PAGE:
How Tight Should My Cat’s Collar Be? You Need to Know!
Choosing the correct collar for your cat is essential, but so is how tight it should be. It’s a question many cat owners might ask themselves; you should be able to get two fingers between your cat and their collar.
When you first fit a collar, your cat might tense its neck muscles, so after a few minutes, you should always check and adjust the collar if necessary. A collar that is too loose or too tight threatens your cat’s safety, and below we’ll explain exactly how.
Does My Cat Need a Collar?
If there’s a risk associated with putting on a collar incorrectly, you might be wondering if your cat even needs a collar in the first place. So, why might you need a collar for your cat?
Microchipping is the safest identification method, but if your cat goes outside, it is also sensible to use a collar and tags to show your cat has an owner. Tags can list the owner’s details and important medical information.
Cat Flap Activation
Cat flaps can be activated by a cat’s microchip, negating the need to wear a collar. However, you can still get cat doors that respond to a magnet on the cat’s collar. You might even have an automatic cat feeder that works the same way.
Collars can have reflective stripes to illuminate your cat in the dark. This is especially helpful when they’re crossing the street.
Owners might want to reduce the risk to wildlife in their garden by adding a bell to their cat’s collar. This may reduce the number of birds or small rodents your cat can hunt and catch.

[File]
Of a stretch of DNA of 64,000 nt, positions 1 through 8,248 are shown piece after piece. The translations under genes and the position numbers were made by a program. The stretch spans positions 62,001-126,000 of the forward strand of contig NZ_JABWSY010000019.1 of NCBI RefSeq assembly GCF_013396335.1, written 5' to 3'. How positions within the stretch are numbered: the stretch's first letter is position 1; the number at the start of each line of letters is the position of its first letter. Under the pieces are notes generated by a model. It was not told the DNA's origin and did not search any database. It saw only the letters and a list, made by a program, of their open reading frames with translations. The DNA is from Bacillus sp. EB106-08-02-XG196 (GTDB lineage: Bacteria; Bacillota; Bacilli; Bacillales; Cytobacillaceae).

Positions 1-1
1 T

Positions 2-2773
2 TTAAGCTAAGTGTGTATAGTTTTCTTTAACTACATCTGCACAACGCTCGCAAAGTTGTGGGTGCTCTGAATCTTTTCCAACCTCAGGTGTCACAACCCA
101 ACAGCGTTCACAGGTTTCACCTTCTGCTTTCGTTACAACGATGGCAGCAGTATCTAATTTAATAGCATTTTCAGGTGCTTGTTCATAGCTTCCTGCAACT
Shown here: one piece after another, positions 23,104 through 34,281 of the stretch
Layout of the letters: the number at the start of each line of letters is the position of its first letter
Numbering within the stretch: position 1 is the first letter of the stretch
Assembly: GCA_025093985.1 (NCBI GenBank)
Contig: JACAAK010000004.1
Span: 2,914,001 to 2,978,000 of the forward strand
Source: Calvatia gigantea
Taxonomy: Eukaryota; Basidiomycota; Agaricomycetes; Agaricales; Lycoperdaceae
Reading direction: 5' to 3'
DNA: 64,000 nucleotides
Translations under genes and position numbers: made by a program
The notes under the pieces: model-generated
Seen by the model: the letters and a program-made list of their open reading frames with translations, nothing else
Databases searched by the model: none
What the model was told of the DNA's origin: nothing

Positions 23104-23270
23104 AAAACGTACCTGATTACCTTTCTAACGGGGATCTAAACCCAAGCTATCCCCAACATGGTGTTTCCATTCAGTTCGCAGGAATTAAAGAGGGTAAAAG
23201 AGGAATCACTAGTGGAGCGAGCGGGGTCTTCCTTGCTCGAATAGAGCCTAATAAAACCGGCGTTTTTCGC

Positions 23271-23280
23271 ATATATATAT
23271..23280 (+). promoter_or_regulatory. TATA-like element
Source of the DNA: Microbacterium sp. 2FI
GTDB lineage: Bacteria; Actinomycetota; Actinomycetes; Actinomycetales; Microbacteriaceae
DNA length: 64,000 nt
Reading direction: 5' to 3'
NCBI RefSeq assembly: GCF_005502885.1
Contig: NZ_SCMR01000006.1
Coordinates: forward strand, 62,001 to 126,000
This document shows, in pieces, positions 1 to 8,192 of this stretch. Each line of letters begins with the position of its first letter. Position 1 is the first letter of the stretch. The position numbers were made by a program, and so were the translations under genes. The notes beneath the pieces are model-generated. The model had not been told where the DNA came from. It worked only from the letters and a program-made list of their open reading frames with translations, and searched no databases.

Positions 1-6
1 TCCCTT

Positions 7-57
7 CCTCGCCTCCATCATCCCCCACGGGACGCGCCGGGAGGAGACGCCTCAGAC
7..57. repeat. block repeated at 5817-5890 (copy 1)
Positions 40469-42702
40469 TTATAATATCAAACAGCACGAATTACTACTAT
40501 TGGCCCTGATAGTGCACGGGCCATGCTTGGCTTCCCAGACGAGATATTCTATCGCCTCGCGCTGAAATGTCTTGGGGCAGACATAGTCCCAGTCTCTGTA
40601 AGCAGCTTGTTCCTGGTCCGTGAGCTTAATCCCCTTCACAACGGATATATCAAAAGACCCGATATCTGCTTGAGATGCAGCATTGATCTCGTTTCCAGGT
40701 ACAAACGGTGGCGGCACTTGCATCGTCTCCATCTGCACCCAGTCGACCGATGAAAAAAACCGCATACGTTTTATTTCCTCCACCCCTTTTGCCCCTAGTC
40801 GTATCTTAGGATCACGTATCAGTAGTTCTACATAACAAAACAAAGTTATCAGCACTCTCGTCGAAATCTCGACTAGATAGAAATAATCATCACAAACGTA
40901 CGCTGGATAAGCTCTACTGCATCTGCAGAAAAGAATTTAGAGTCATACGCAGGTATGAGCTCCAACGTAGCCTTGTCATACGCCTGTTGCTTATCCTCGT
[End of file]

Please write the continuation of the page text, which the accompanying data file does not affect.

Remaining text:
You can use a flea collar to repel pests, but ensure you select a quality brand that’s been thoroughly tested to minimize the chance of an adverse reaction.
Can Collars Cause Injuries?
Injuries can occur for a variety of reasons, for example:
- Hair loss due to a reaction to a chemical in the flea collar or rubbing of the collar against the neck
- Cat getting a loose collar caught around its lower jaw
- Front leg getting stuck through a loose collar, which could result in a painful and serious injury to the armpit
- Strangulation when a poorly made collar is hooked on something and doesn’t break open
Injuries occur because a collar has been fitted poorly, made improperly, or is of poor quality. So, the collar’s quality and how you put it on your cat are essential.
What Collar Is Safest for Your Cat?
A collar with a breakaway buckle is your safest option. If your pet is caught on something, the collar will snap open when your cat attempts to pull away. It means they might return home without it, so if your cat is particularly active and prone to getting stuck, you might be regularly replacing them!
How Tight Should Your Cat’s Collar Be?
You’ll find that most cat collars come in one size, designed to fit a cat with a neck size between 8 to 12 inches. Place the collar around your cat’s neck as big as it will, and then tighten it gradually. You should be able to fit two fingers between the collar and your cat’s neck as a general guideline. Tight enough to stop it being pushed straight off by the cat and loose enough they can breathe freely.
When you have a kitten, check the size regularly as they grow, so it doesn’t become too tight. It’s also not a good idea to leave a kitten unattended wearing a collar. Kittens aren’t always heavy enough to trigger the breakaway buckle, and they’re also more likely to get into a difficult situation than an adult, which is a dangerous combination.
We all know how curious cats can be! Keep your cat safe with our Hepper Breakaway Collar, made of 100% natural hemp. This collar's quick-release mechanism will make sure your cat never gets stuck, and the metal slip-locks will ensure a tight fit for any breed. Plus, the included jingle bell will protect your local wildlife.
When it comes to your cat’s collar, you must ensure it’s not too loose or too tight. Both can cause problems ranging from uncomfortable to dangerous. The best rule to follow is to check if you can get two fingers between the collar and your cat’s neck. Thankfully, it’s an easy and quick enough way to be sure!
Featured Image Credit: Inga Gedrovicha, Shutterstock